I Guess I Don’t Like Change

A story in the Wall Street Journal this week indicated that Americans are staying in their houses much longer than they used to.

Homeowners nationwide are remaining in their homes typically 13 years, five years longer than they did in 2010, according to a new analysis by real-estate brokerage Redfin.

According to data from the U.S. Census Bureau, the average person in the United States moves residences more than 11 times in his or her lifetime. That seems quite high when compared to the average of about 4 moves for people in 16 European countries. Another article I came across indicated that only about 1 in 10 people in the U.K. have lived in the same house for at least 31 years. This would seem to suggest that the percent of Americans who have lived in the same house for at least 31 years is well below 10%.

Personally, we’ve been in our house for 33 years, and I’ve only moved three times.

Perhaps it’s a sign of resistance to change, so these numbers got me thinking about other behaviors of mine that may indicate such resistance:

  • A 2016 survey of more than 1,000 Americans 50 and older by the Associated Press-NORC Center for Public Affairs Research shows that there are only 18% who’ve stayed in the same job for at least 30 years. I’ve been with the same employer for 33 years.
  • Looking at some Census data from 2009, it appears as if only about 50% of couples make it to their 35th wedding anniversary. My wife and I have been happily married for 38 years.
  • More than 50% of people who give up eating meat return to eating meat within a year and fully 84% eventually start eating meat again. I’ve been a vegan for 13 years, and see no reason to go back to eating meat.
  • the average life of a car is about eight years/150,000 miles. We have two cars; one is 16 years old with 190,000 miles on it and the other is 13 years old with 220,000 miles on it.
  • I still have some clothing from when I was in my 20s.

All of this may seem to paint a picture of someone who does not like to change things.

But I view all these items as commitment – to my spouse, to my job, to my neighborhood, to my health, and to spending wisely.

And if that’s being resistant to change, so be it…

 

 

16 thoughts on “I Guess I Don’t Like Change

  1. I think you need a balance of both change and commitment in your life and sometimes it’s a good idea to stick with what works for you. I’ve been vegan for like almost 2 years now and I’m so impressed you’ve been one for 13 years. I am going to work hard to stick with it like you have.

    1. I agree that change is important, but in other parts of our life, I think commitment is more important. It seems like you’ve gotten past the critical time period for staying vegan – way to go!

  2. There is no shame in bucking the trend. Although I believe change is the one real constant, it does not mean we need to change just for the sake of change. We must accept change when it is thrust upon us, and we must seek change when there is something negative affecting our lives. Other than that, if it ain’t broke, don’t fix it!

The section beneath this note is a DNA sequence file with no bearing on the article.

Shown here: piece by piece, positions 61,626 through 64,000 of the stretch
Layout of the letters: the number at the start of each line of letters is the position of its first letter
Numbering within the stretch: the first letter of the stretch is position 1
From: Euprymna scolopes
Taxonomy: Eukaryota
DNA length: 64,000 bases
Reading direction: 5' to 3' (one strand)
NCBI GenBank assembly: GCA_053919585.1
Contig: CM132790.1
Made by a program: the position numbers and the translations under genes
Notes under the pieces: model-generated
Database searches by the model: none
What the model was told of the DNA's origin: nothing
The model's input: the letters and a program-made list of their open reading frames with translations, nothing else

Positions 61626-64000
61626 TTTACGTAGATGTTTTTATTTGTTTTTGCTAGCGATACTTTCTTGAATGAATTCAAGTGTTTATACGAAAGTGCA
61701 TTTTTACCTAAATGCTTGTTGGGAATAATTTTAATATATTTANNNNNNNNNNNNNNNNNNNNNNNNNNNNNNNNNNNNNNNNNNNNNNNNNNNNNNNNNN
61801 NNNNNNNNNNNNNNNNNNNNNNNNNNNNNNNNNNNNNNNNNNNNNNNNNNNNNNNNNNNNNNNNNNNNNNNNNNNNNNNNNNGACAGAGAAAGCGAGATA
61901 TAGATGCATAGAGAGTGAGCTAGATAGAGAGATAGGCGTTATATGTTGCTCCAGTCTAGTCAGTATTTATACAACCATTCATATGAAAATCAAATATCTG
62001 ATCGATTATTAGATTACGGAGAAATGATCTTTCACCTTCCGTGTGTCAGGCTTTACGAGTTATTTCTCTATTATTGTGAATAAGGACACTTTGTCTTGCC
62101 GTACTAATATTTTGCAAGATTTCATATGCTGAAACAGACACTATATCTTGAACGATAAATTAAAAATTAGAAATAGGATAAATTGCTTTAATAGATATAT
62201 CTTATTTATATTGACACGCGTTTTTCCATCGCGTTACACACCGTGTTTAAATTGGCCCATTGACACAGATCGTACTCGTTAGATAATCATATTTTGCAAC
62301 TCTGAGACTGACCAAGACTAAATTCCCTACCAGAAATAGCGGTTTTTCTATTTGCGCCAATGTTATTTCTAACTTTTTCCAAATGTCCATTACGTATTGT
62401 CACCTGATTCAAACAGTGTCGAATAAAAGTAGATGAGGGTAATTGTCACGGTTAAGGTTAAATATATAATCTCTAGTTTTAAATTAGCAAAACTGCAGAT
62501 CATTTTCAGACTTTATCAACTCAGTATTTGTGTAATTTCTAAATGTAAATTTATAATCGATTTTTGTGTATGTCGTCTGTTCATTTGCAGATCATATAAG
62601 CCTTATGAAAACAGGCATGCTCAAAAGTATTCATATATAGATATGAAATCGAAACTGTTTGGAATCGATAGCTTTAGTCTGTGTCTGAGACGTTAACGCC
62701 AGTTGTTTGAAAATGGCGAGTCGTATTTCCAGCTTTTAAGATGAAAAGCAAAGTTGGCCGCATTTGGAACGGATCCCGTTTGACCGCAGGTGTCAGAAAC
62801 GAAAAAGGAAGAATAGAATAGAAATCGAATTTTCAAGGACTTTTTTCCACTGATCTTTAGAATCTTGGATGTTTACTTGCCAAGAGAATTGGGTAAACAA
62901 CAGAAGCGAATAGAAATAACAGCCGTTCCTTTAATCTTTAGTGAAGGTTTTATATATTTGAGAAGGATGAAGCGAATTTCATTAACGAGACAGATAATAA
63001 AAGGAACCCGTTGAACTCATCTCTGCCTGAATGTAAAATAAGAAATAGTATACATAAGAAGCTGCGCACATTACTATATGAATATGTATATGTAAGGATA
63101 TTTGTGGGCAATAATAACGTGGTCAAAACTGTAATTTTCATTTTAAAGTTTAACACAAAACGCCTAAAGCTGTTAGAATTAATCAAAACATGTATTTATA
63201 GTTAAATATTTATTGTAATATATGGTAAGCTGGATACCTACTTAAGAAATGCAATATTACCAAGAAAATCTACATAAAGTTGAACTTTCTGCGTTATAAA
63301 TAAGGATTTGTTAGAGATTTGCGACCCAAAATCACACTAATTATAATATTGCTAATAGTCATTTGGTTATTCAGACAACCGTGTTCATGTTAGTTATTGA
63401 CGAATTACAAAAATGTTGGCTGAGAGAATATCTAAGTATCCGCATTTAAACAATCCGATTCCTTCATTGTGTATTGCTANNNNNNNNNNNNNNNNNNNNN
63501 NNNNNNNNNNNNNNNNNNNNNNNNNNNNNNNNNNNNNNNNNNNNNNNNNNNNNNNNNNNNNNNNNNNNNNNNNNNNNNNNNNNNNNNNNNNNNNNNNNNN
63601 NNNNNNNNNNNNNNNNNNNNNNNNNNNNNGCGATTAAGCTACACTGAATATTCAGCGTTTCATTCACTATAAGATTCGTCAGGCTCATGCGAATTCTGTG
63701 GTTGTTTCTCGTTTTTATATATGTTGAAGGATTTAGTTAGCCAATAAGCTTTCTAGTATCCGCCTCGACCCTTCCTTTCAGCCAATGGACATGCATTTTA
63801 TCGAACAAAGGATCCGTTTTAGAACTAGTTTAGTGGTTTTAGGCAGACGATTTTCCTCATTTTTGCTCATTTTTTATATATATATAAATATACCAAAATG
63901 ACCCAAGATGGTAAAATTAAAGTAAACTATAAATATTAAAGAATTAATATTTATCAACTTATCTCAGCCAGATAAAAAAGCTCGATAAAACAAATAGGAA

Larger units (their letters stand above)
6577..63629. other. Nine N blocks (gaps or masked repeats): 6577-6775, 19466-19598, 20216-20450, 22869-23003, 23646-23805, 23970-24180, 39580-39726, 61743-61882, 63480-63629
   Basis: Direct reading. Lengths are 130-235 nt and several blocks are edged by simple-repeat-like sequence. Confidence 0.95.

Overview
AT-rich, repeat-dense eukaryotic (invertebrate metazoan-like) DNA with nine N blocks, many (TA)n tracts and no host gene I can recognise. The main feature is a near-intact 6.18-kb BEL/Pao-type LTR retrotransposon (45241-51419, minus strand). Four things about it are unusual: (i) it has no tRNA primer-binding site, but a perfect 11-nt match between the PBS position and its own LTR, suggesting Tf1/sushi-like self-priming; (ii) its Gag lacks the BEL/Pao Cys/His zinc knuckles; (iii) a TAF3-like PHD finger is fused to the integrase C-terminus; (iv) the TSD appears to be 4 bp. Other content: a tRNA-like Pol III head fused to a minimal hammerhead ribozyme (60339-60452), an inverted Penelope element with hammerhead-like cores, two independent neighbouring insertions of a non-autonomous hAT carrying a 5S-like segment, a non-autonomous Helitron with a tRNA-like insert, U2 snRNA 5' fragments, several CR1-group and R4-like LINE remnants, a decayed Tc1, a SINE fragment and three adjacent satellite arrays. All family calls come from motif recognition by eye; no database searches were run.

3. 15 years we have been in this house – the longest I have lived in any home. If you count the ‘homeless’ years of moving around a lot this is my 14th home and the best location! Commitment yes as we have been married 42 years. The change of homes in that time is the great British tradition of moving up the housing ladder! But we do have a friend whose father sadly died quite young so he inherited his father’s house and that is where he and his wife lived for a long time until the house they live in now.

    1. Congrats on the 42 years of marriage, Janet! But moving 14 times sounds quite challenging. Glad you like the one you are in the best; I wish you many more years of happiness, both with your marriage, and with your house! 🙂

  4. I do not like change either and I love your view that you see it as a commitment!! Although sometimes change is good for us, and some times it’s necessary, that does not mean it is easy. Another great post!! Enjoyed reading!

  5. I see two different types of resistance to change. One can be Blockbuster’s resistance to change their brick-and-mortar video store model. That’s … not good. The other can be like Steve Jobs’ steadfast commitment to the transformation the iPod brought. It may not seem like much now, but for about two years he remained committed to the iPod in the face of sometime scathing reviews. That’s great commitment. The trick, of course, is twofold: recognizing which is which and having the strength to stick with the right choice. Neither is easy 🙂

  6. During my first nine years of teaching, I taught in five different communities. I had to roll with the punches when my position was cut two years in a row. I needed to stay put when I arrived at the fifth community. I stayed there 22 years. I am guilty of not wanting to change too much, even though technology drastically changed the environment I taught in, going from manual typewriters to personal computers.

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